(Editor’s note: former British Columbia premier Bill Bennett died December 3 of Alzheimer’s, at 83. In his last interview, with Blacklock’s publisher Holly Doan on February 8, 2008, Bennett recalled his boyhood and legendary father W.A.C. Bennett, seven-term Social Credit premier. Following is a transcription of his candid remarks):
It’s been 29 years since my father passed away, yet there is nothing in British Columbia that he did not touch. I remember he used to have little motivational sayings he would recite every morning. I recall one of his favourites:
- “Somebody said it couldn’t be done
- But he, with a chuckle, replied
- ‘Maybe it couldn’t’ – but he wasn’t the one
- To do it until he tried.”
He taught us the value of work and commitment at a very young age. Everybody worked at our house. Each morning my parents posted notes on the wall – this was your day to do this chore or that. We all chipped in, washing dishes or bringing in the wood. The whole family had to work.
My father grew up very poor, in Albert County, New Brunswick. It was not an easy childhood. His father was a longshoreman who deserted the family. Dad was shy, and always kept this inner reserve – even when he had that famous smile that Canadians grew to know so well.
Dad worked from boyhood. He was homeschooled by an older sister and never had the chance to complete his secondary education, though later he took correspondence courses in sales and accounting. In Saint John he started as a clerk in a hardware store at $3 a week. It was a two-mile walk from home.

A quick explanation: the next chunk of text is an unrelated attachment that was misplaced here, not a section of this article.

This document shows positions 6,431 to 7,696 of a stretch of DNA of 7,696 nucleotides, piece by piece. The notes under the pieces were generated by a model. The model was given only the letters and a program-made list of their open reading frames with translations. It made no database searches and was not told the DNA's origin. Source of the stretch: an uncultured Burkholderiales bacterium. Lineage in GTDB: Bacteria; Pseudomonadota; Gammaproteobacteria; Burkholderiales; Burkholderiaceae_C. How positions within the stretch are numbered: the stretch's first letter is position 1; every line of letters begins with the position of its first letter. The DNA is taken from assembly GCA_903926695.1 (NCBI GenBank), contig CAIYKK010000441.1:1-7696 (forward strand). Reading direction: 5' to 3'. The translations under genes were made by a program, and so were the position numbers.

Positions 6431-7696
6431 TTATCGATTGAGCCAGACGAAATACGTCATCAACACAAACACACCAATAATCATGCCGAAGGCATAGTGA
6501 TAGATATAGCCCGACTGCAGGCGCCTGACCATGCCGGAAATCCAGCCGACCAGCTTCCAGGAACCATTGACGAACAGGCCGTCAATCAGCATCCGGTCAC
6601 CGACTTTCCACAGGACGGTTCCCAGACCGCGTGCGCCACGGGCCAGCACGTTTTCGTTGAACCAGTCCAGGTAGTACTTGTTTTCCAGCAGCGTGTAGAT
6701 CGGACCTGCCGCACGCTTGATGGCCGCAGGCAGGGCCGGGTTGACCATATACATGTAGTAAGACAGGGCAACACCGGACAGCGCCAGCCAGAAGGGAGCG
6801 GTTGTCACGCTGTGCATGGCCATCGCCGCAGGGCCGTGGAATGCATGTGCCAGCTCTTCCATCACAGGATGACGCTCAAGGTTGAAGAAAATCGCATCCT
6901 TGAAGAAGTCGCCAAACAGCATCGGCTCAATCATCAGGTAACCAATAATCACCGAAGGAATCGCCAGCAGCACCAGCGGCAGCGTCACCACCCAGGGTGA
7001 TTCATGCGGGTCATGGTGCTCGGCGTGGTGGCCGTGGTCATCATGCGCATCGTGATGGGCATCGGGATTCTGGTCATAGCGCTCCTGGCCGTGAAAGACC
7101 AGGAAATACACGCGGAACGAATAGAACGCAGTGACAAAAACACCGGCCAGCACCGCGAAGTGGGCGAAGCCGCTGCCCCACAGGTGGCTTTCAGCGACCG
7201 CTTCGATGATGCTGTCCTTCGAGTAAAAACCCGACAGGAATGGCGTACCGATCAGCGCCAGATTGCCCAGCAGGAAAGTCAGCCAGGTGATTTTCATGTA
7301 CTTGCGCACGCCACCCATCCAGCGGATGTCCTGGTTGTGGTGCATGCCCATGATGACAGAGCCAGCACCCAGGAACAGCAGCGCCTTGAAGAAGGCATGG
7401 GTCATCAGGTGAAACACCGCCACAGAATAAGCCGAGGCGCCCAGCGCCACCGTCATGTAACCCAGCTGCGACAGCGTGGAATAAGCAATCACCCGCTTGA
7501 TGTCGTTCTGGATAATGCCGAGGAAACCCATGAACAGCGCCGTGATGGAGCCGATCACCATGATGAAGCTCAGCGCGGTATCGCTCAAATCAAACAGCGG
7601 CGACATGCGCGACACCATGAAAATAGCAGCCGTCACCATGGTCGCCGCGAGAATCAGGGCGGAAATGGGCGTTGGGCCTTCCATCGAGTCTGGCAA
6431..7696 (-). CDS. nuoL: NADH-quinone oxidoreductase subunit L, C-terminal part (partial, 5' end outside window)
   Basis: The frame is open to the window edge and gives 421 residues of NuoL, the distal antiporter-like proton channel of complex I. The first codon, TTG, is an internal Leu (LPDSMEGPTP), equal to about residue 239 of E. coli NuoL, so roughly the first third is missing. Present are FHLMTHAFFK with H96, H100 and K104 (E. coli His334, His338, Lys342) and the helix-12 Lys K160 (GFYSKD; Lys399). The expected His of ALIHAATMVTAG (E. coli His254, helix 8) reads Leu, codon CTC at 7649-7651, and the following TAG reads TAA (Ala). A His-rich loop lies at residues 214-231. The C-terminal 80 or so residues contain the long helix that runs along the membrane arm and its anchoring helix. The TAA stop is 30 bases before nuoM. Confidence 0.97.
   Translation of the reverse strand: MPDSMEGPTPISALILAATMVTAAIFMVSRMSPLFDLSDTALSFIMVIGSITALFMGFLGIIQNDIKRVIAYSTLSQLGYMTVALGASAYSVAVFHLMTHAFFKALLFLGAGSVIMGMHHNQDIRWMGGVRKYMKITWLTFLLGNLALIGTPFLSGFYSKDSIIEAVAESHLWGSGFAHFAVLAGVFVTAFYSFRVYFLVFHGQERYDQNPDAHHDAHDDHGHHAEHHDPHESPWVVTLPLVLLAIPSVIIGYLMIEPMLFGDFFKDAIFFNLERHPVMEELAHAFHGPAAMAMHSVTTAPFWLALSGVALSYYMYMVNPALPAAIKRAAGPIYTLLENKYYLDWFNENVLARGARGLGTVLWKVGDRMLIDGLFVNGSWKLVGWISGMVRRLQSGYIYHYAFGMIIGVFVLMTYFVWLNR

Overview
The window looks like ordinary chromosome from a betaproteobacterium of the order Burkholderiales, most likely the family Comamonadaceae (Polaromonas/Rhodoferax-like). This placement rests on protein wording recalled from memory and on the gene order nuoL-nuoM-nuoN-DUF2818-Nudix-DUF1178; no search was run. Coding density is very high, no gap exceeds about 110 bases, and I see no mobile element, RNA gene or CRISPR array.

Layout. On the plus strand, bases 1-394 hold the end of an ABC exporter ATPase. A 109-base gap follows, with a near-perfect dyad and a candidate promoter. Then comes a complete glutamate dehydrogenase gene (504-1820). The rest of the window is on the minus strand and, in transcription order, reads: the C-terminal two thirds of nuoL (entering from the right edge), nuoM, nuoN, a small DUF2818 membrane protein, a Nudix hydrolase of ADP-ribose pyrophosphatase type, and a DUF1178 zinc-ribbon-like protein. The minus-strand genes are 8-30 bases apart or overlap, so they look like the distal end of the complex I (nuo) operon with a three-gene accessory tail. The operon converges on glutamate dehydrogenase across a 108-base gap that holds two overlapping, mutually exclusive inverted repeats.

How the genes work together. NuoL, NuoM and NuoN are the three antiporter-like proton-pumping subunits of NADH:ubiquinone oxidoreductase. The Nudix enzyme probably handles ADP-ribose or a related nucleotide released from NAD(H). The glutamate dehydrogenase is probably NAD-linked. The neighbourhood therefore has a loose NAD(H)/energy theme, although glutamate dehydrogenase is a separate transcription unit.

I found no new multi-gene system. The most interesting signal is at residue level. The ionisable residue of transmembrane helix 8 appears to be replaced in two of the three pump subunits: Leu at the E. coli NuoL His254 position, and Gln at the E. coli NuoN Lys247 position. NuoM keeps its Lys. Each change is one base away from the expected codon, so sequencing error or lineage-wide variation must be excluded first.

All his life my father was careful with money. As premier he was careful with the public’s money, too.
In the Bennett Hardware store in Kelowna, the whole family helped out. Once, my high school basketball team had a road game in Kamloops. This was a Saturday – my day to work in the store. I asked Dad if I could go. He said, “Can they win without you?” I paused. “I guess so.”
“Stay here and work,” he said. “That’s your job.”
I think he ran the province the same way. He recounted advice he gave his own cabinet after becoming premier in 1952: “I don’t want you to be cross-piling sawdust the way they do in Ottawa. I don’t want to see your desks cluttered with papers and you telling me how you’re working yourself to death. If you can’t get your work done by 5 o’clock in the evening, there’s something wrong.”
My father was not a complex or mysterious man. He was driven to succeed. Confidence does not begin to describe it.
One of my earliest memories is accompanying Dad to the 1938 Conservative national convention in Ottawa. He’d campaigned for Parliament early in his career, and said later if he’d won he would have been prime minister.
My father was a climber. He ran for a provincial Conservative nomination in 1937, and lost; then lost the Conservative leadership in 1946. He lost a federal byelection in 1948, and a federal Conservative nomination in 1949. His own party twice refused to give him a cabinet post. Dad simply would not quit.
His whole life was a determined effort to climb the ladder till he reached the top rung. In the end, of course, he reached it, and won seven elections as premier of British Columbia. Everything he did was for the people. That was his whole life.